Challenge of Budget Delivery Remains


By Constancio Hishiyukifa Mwandingi

Please allow me to add my comment to the exciting public debate following the tabling of the 2008-09 national budget by Finance Minister Saara Kuugongelwa-Amadhila before Parliament on Wednesday, 5 March 2008.

It is true that the budget in the main is a good one as pointed out by previous commentators. It is good on the surface and indeed meets most of the national macroeconomic targets. This is, however, not surprising given the fact that it is a pre-election budget.

However, a deep look at the budget reveals some problematic areas. As a health management professional, I am for example not happy that the Minister once more missed the opportunity to allocate adequate resources to health. She again missed the Abuja target by 5%, which by international consensus considers a 15% government budget allocation to health as satisfactory.

Although it is said that the health budget has been increased by 26%, the total health and social services allocation is still standing at 10.08% of the overall government budget for the 2008-09 financial year. This is a missed opportunity given that the Minister had enough cash for a fair distribution to national priorities, health included.

As it is understood that much of the additional funding to health will go to the vertical programmes of HIV-AIDS, TB and Malaria (which is obviously appreciated), then there will be little left for other health programmes such as the hospital services programme and thus the current problems are likely to persist.

This means that public health managers, especially those outside the aforesaid programmes, should still expect to do more with less money, even if this is to be expected of effective managers all over the world.

Although the budget allocation to the health sector is inadequate, health managers can still do more with the available resources if they improve technical efficiency within the health programmes and services, including innovation and the elimination of waste and corruption.

As pointed out by previous commentators, one thing that will hinder successful delivery of the national and the health budgets is obviously the pervasive incompetence (the lack of appropriate skills, knowledge and attitude) in the public sector. It is not possible to implement government programmes and produce the desired benefits with managers who have no capacity to demand let alone to utilise available resources effectively.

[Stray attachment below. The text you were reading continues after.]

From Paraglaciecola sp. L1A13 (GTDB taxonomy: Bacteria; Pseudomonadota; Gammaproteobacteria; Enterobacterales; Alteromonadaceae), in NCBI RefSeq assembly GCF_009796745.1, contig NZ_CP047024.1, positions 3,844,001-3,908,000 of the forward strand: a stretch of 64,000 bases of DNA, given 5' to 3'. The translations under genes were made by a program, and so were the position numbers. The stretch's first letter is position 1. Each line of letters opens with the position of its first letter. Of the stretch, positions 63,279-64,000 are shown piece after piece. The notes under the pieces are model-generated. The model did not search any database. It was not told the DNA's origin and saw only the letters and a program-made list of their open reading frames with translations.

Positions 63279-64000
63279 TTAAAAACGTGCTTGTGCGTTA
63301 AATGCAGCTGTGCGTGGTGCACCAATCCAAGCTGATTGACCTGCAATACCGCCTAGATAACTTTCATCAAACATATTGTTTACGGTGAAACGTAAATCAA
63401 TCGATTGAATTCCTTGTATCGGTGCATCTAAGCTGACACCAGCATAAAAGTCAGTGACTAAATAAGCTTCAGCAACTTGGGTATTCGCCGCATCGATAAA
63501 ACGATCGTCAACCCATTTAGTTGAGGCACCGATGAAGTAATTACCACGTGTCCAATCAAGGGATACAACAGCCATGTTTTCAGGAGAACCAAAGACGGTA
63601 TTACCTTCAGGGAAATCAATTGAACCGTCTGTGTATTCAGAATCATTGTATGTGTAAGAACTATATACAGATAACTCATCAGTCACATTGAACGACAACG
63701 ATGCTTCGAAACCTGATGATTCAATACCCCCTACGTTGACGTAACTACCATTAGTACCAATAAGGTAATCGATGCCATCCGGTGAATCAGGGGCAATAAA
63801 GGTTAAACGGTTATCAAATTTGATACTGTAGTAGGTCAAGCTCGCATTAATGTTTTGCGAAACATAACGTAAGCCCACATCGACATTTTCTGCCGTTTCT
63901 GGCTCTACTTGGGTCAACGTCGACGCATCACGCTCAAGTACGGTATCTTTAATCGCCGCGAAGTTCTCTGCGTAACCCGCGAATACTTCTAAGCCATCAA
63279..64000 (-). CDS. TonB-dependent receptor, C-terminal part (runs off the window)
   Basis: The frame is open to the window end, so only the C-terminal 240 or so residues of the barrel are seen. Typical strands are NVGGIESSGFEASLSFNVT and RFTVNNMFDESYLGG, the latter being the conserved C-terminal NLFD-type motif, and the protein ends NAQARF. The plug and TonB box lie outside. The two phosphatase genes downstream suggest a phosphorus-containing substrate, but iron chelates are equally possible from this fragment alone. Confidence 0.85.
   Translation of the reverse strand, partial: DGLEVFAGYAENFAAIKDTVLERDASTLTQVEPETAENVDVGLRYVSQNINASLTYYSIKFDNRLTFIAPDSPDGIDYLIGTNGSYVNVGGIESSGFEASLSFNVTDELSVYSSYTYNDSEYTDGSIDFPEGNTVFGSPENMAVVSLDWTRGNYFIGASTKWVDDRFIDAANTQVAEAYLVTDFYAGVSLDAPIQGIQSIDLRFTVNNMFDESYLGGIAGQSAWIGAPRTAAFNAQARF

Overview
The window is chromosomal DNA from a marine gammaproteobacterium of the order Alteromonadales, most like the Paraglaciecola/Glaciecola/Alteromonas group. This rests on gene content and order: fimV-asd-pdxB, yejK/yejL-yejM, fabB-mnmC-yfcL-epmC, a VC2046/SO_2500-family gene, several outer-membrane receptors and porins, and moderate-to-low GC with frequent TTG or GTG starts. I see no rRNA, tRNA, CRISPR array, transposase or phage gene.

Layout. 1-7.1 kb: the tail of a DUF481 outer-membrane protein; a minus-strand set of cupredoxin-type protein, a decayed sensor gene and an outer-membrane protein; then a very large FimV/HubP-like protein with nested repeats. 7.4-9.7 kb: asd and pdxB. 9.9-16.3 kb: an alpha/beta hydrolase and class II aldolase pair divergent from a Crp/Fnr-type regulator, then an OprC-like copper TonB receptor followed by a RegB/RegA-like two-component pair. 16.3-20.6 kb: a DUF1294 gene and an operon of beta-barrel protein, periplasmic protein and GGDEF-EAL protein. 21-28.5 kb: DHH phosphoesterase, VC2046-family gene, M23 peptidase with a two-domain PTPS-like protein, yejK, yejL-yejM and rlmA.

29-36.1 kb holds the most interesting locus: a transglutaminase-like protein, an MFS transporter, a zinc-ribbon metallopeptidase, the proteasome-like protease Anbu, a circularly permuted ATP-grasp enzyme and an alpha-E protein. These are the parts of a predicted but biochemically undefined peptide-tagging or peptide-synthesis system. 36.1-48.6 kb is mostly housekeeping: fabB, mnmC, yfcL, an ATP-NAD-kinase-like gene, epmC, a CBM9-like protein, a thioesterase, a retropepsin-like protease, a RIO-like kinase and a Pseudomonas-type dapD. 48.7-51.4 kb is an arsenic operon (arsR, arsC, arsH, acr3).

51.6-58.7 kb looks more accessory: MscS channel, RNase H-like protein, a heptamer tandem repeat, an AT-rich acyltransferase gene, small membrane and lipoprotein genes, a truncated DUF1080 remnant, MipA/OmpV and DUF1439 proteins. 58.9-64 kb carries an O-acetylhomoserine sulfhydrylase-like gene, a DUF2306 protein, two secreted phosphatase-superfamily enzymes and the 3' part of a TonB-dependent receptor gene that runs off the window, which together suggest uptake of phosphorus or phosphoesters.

When for example some regional managers run out of money because they are not capable of budgeting or forecasting expenditures appropriately, when public managers under-spend and fail to deliver services at the same time, then there is indication of incompetence and it gives reason to be sceptical whether those managers who were lucky to get more funds this time will actually deliver at the end of the day.

The management of public health finance in Namibia is further exacerbated by the absence of an open, transparent and needs-based formula for the allocation of resources within the public health sector. This situation perpetuates inequity and unfair distribution of health resources in Namibia, because it allows the most powerful and not those in need of resources to bid for more resources.

To be brief, unless the current inefficient health resource allocation system is improved, efficient delivery of health services in Namibia will remain doubtful.

The Ministry of Health and Social Services has been considering the implementation of a needs-based resource allocation formula since 2001, but it appears that it is difficult to get it out of the pipeline.

The failure to implement this formula could only be explained by two main reasons – either by the absence of political will or the necessary technical skills to do so.

With appropriate competencies, improved technical efficiency and a needs-based resource allocation formula, Namibian health managers in the public sector could deliver more and better health services with the available resources.

It would be interesting to find out how much money is allocated to the development of personnel competencies during 2008-09 and over the MTEF period.

The Finance Minister Saara Kuugongelwa-Amadhila must be congratulated for producing a good 2008-09 budget that makes more funds available to national priorities, but the challenge of delivering on the budget remains.


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